Friend of The Hockey Guys, Dave Strehle, breaks down the career of Red Wings all time great Steve Yzerman for the “Stuff of Legends” series. We hope you enjoy the latest installment.
When Mike Ilitch purchased the Detroit Red Wings franchise in 1982, the team was in a shambles.
They had missed the playoffs for five consecutive seasons and only made the postseason once in the previous 13 years.
But all of that changed after a twist of fate at the 1983 NHL Entry Draft.
General Manager Jim Devellano had originally targeted Pat LaFontaine with the fourth overall selection, hoping that adding a local kid would generate some interest in the club.
But when the New York Islanders took LaFontaine with the third pick, the Red Wings took a smallish center named Steve Yzerman.
Not to take anything away from LaFontaine, because he was a fantastic player in his own right and would go on to have an excellent career of his own.
But this chain of events would become one of the best things to ever happen to the Red Wings franchise.
Yzerman had just completed his second year with the Ontario Hockey League’s Peterborough Petes. He had racked up 91 points (42 goals, 49 assists) in just 56 games. Great numbers, but probably not as good as they could have been.
Steve did not have the same opportunity to pad the stats as other draft-eligible players. Peterborough coach Dick Todd attempted to ingrain the team concept into his young players and rolled four lines at all times.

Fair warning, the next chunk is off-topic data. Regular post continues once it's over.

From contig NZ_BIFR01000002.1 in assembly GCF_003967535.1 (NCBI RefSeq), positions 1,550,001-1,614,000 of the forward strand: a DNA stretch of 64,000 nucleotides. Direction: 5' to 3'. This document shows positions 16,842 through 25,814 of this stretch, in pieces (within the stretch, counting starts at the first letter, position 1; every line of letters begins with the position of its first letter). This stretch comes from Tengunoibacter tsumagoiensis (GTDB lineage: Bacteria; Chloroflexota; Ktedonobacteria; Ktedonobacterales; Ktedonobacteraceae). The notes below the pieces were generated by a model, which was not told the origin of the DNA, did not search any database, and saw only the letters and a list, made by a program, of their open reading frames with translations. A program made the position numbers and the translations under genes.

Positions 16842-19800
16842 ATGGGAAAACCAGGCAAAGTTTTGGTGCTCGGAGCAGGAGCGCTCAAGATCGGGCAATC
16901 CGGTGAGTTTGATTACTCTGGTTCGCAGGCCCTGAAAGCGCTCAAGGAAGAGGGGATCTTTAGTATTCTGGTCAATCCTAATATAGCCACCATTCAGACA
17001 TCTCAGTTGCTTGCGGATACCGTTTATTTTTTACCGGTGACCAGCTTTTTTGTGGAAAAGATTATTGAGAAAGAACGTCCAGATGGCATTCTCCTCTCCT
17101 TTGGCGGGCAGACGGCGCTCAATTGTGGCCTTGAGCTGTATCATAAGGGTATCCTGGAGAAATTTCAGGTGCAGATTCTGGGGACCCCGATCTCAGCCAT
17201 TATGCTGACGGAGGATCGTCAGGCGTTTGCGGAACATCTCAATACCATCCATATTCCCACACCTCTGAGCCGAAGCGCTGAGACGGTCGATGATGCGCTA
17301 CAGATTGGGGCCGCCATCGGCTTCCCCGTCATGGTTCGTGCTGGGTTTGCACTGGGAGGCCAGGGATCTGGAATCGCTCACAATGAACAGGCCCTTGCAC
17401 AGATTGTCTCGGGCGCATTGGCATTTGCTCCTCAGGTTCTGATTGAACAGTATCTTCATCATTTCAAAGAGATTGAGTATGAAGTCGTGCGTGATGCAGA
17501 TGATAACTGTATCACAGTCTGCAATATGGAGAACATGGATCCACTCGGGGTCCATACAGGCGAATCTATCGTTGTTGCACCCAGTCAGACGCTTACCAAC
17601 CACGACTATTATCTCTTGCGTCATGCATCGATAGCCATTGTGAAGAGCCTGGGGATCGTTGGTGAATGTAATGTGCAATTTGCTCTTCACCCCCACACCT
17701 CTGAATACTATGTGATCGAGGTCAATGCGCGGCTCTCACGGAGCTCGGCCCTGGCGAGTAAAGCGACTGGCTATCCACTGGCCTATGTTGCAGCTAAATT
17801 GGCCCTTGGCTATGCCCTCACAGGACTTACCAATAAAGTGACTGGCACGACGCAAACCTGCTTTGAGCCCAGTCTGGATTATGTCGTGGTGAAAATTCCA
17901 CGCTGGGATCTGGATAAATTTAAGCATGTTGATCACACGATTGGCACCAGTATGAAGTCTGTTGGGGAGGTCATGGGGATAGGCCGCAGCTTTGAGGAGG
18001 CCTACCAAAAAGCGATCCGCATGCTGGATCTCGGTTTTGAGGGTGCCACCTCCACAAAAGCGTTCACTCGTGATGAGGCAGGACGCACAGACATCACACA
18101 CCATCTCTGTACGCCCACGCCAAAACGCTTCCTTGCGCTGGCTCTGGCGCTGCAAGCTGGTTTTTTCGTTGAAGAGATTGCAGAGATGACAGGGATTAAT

During his rookie season in the NHL, it was obvious that Stevie Wonder was something special. He notched his first goal and an assist in his first game against the Winnipeg Jets, and went on to score 39 goals and 87 points in 80 games.
He played in the All-Star game and was named to the All-Rookie team at year’s end.
Yzerman finished as runner-up in the Calder Trophy balloting for Rookie-of-the-Year honors to Buffalo Sabres’ goaltender Tom Barrasso.
And the Red Wings made the playoffs. This was a sign of things to come.
His sophomore season, it was more of the same…30 goals, 89 points. And Detroit made the playoffs for a second consecutive season.
In his third year, Yzerman scored 42 points in the first 50 games before suffering a broken collarbone. The injury kept him out of action for the rest of the year, and not coincidentally, the Red Wings failed to make the playoffs.
Prior to the start of the 1986-87 season, then-Detroit head coach Jacques Demers named Yzerman captain of his club.
Once again the Red Wings made the playoffs, this time making it all the way to the Campbell Conference Finals, where they lost to the eventual Stanley Cup champion Edmonton Oilers in five games.
In 1987-88, Stevie Y. recorded his first 50-goal and 100-points seasons, and Detroit won its first division title in 23 years.
The Red Wings again made it to the Campbell Conference Finals, but once again would fall to the eventual Cup champion Oilers in five games.
The captain was leading by example and at times, carrying the Wings on his back.
Over the previous couple of seasons, Detroit GM Devellano had added players such as Gerard Gallant, Petr Klima, Adam Oates and Bob Probert to complement their burgeoning superstar.